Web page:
empire and the distribution of nomadic Romani from the levant into the
Balkans. The two part harmony in the second section of this tune is
distinctly not Arabic, but we use Arabic rhythms (wahida, saiidii and
A song popularized by Farid el-Atrache (but attributed to the vocalist
Hameed Al-Shaaria’i) which we do as an instrumental piece featuring Mark
on the nay. The maqam is bayati on D, which has an E half flat (sikah)
that distinguishes it from the western phrygian (with E flat) and aolian
(with E natural) scales on D. The rhythm is maqsoum.
nihna wil 'amar
Lebanese song by the Rahbani brothers popularized by Fairuz in 1960,
when she was 35 years old, five years after she had married Assi
Rahbani. The title is more properly said to be "niHna wil qamar
jiiraan," or "We and the moon are neighbors." (Egyptians pronounce "q"
very gently and it is sometimes omitted from transliterations - their
dialect gained relative dominance due to the success of their
entertainment industry). This song was so popular that one of Fairuz’s
many nicknames was "Neighbor to the Moon."
sut ictim dilim yandi
Another simple cover of a Turku instrumental cover based on a popular
traditional song from Asia Minor. The rhythm is ayyoub throughout, and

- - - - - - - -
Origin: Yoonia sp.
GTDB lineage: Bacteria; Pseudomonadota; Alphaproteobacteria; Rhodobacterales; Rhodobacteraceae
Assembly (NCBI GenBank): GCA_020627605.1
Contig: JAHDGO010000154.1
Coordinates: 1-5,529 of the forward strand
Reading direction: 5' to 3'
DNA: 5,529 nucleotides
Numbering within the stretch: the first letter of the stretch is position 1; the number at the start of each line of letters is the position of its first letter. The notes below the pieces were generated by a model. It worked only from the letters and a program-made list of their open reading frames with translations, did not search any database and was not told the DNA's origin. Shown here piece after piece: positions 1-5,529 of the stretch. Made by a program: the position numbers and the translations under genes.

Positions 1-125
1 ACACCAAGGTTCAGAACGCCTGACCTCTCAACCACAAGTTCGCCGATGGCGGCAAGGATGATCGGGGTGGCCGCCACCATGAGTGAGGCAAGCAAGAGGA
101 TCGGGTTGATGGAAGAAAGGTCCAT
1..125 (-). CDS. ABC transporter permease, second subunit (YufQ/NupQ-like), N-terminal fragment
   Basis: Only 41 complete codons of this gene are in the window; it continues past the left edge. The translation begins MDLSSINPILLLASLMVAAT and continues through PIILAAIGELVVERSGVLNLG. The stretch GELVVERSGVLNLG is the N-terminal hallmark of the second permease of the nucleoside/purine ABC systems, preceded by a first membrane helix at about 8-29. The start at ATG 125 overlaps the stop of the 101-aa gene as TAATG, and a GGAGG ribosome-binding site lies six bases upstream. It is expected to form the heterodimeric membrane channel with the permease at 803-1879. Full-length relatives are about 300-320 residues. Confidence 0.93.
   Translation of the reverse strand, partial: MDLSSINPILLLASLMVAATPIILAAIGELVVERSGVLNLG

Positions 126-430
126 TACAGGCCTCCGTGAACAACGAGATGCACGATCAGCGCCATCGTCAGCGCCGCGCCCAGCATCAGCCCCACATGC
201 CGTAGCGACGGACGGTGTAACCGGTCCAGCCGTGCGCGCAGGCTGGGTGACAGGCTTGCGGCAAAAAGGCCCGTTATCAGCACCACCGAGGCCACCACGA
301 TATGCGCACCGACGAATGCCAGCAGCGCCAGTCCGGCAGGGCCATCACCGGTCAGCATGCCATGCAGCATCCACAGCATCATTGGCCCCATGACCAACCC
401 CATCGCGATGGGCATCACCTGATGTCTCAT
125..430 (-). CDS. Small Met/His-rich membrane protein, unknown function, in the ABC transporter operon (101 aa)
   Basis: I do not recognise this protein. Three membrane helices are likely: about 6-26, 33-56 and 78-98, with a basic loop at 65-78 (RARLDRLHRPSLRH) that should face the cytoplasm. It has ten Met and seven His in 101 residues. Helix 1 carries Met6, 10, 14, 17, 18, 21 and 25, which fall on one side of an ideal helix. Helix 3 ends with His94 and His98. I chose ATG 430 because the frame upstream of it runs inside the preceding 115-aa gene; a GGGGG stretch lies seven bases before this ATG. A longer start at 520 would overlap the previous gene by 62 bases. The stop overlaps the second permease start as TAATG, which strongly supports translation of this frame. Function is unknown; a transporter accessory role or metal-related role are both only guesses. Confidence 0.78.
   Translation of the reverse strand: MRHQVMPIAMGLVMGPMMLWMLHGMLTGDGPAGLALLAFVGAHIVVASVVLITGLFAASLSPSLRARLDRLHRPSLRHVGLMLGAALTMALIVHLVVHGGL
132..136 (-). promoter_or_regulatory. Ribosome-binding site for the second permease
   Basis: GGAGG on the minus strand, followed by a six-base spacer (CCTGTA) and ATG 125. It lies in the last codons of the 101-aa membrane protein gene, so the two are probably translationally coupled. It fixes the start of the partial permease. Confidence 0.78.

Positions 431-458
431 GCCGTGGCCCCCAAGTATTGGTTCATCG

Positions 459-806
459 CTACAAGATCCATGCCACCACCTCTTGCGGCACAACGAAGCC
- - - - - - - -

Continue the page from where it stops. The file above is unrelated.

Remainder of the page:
the makam is bayati. We might eventually do this as a vocal, once we
better understand the rather strange lyrics.
Another old Turkish folk song, the title of which used to come from the
first line of the lyrics, cadirimin ustune ship dedi damladi, "rain
dripped on my tent." The more popular title "rompi" comes from the scat
line of the chorus. The 9/8 karsilama rhythm is regarded as perfectly
natural in Turkey and conveys a Romany mood (there is a rhythm actually
called Romany, which is 18/8 and blends over two measures of
Ukrainian tune that is very distinct from the more familiar Roma song of
the same name. Once again we are using an Arabic rhythm (saiidii) to
make this tune a bit more danceable for raqs sharqi performers. The G
melodic minor tonal center of this piece would be called farahfaza
(nahawand on G) within the Turko-Arabic tradition, but of course there
is more to the maqam system then just scales.
shatti ya diniyi
As an example of the difference between a maqam and a simple scale, this
tune is in maqam hijaz which has the same notes as farahfaza (basically
a western g minor) but the root note is actually D4 (293 hz) and the
first tetrachord (D, Eb, F#, G) is stable either ascending or descending
(cf G melodic minor which would use F natural in descent). The
modulation to rast nawa (G, A, B half flat, C) in the B section also
marks this as maqam hijaz rather than farahfaza or just the fifth mode
of G harmonic minor.
Our arrangement of this Turkish folk song, "While going to Üsküdar" (a
suburb across the bridge from Istanbul), features concertina and violin.
It follows the form performed by Turku. Rhythms used include wahida and
wahida w nuss. The tonal center is simple D minor (aeolian).
Violinists may have noticed by now that all our tunes with violin are
done with standard Arabic tuning (GDGD).